Jay Reatard is the questionable stage name of prolific Memphis resident Jay Lindsey, who has been recording and releasing music for about ten years as a solo artist and with the Reatards, the Lost Sounds, Destruction Unit, and many other bands. When he was just 15, Lindsey’s home recordings caught the attention of Memphis garage-rock heroes the Oblivians (whom he had first seen as openers for San Diego’s own Rocket from the Crypt), and the band helped Lindsey, now christened Jay Reatard, to release his first singles. At first, Reatard’s music took second place to his onstage antics, but after a keyboard-playing bandmate told him to cool it, he developed some chops. It turns out he has a real talent for writing hooks and a flair for singing them in a sort of fake British accent.
In a New York Times blog about the South by Southwest festival, Ben Sisario wrote off Reatard with a review that read, in its entirety: “Pretty standard garage-punk.” It’s easy to see where Sisario got that idea: Reatard’s songs are fast, short, loose, and clearly rooted in old-school punk and ’60s garage rock. (Not to mention recorded on the cheap.) But his catchy choruses and unexpected rhythmic touches make Reatard’s garage-punk pretty great, actually.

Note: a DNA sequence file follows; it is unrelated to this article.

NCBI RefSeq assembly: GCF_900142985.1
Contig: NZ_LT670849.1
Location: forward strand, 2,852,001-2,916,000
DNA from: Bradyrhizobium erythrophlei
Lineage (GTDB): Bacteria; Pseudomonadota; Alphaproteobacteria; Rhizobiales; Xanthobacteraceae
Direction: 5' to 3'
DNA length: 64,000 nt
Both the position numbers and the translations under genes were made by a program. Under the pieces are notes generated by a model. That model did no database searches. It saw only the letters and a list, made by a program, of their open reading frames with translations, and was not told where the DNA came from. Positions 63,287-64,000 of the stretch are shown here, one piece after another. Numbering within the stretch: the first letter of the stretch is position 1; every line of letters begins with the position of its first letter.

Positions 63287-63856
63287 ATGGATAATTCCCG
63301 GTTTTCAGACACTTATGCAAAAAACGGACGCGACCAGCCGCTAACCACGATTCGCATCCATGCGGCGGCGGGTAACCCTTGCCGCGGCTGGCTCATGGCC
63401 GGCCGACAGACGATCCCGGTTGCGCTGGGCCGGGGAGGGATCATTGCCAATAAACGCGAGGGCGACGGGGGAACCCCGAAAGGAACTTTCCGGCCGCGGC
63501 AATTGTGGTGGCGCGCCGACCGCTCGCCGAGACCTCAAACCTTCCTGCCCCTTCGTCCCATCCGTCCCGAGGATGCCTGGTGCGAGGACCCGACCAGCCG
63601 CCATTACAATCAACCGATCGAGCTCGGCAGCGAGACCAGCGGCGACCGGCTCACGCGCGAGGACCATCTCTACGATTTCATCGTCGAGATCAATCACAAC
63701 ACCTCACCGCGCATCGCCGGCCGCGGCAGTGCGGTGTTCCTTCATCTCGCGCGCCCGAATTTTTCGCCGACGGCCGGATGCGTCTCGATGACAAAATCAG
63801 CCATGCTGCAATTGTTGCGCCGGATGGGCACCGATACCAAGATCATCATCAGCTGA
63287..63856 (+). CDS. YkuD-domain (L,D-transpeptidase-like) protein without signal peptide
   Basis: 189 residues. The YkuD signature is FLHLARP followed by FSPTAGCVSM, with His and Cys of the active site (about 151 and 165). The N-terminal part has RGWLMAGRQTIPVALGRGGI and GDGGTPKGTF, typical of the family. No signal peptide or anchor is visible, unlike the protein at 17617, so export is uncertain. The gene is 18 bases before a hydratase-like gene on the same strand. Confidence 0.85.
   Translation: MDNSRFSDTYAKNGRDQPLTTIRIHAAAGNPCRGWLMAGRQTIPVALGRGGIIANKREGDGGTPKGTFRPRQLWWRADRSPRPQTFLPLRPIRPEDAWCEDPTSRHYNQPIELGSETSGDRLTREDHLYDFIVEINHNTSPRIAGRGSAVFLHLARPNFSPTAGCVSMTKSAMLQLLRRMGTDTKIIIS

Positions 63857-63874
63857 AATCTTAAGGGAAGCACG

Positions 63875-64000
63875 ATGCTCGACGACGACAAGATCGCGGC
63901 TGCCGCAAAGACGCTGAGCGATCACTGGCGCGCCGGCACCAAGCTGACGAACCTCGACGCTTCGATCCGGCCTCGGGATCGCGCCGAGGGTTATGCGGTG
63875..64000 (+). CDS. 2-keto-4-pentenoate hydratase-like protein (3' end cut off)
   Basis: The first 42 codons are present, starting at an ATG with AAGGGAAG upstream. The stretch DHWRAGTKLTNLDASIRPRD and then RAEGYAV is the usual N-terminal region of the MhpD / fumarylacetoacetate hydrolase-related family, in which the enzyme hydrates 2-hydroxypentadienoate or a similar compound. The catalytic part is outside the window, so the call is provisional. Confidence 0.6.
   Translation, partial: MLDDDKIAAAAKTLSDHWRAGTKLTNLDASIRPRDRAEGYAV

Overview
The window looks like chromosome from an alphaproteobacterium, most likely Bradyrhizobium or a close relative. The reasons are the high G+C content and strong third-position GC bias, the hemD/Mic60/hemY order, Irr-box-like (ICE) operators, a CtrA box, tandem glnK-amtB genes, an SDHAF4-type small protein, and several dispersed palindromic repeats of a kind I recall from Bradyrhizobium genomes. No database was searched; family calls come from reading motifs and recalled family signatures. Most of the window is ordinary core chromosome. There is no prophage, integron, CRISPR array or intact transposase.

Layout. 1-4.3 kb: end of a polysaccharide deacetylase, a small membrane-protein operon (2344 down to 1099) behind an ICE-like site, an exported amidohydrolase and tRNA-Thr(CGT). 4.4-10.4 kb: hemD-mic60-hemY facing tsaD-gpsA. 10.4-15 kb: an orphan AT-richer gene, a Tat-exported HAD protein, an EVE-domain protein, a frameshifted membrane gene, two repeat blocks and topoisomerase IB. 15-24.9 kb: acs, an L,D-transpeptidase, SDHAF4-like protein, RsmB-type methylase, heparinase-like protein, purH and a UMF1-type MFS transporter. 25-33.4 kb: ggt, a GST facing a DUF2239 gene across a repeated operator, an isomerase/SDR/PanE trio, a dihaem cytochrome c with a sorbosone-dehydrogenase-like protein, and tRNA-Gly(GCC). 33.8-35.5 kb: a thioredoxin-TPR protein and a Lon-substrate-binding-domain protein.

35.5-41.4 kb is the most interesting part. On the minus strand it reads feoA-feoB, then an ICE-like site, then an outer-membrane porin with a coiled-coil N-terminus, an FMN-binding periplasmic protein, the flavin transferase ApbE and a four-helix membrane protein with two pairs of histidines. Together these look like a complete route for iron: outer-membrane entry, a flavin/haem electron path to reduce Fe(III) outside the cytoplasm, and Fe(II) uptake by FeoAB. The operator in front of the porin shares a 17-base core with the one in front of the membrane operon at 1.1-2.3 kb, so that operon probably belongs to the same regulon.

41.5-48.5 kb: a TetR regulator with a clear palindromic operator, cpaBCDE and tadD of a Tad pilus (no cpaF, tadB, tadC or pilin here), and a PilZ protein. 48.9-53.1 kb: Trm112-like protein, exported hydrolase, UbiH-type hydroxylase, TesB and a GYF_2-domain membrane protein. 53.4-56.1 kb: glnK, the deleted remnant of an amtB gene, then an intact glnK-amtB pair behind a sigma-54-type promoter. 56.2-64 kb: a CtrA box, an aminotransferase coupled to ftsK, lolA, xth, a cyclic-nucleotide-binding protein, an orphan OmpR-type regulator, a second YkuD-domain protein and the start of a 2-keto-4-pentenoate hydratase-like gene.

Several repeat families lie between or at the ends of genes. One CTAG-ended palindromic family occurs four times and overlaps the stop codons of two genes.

After the triumph of last year’s Blood Visions (which featured 15 songs in under 30 minutes), Reatard signed to New York’s Matador Records for an unusual deal whereby he will release six singles over the course of a year. The first is scheduled to come out next month, and collectors are wetting their pants in anticipation.
JAY REATARD, House of Blues, Saturday, March 29, 7 p.m. 619-299-2583. $21.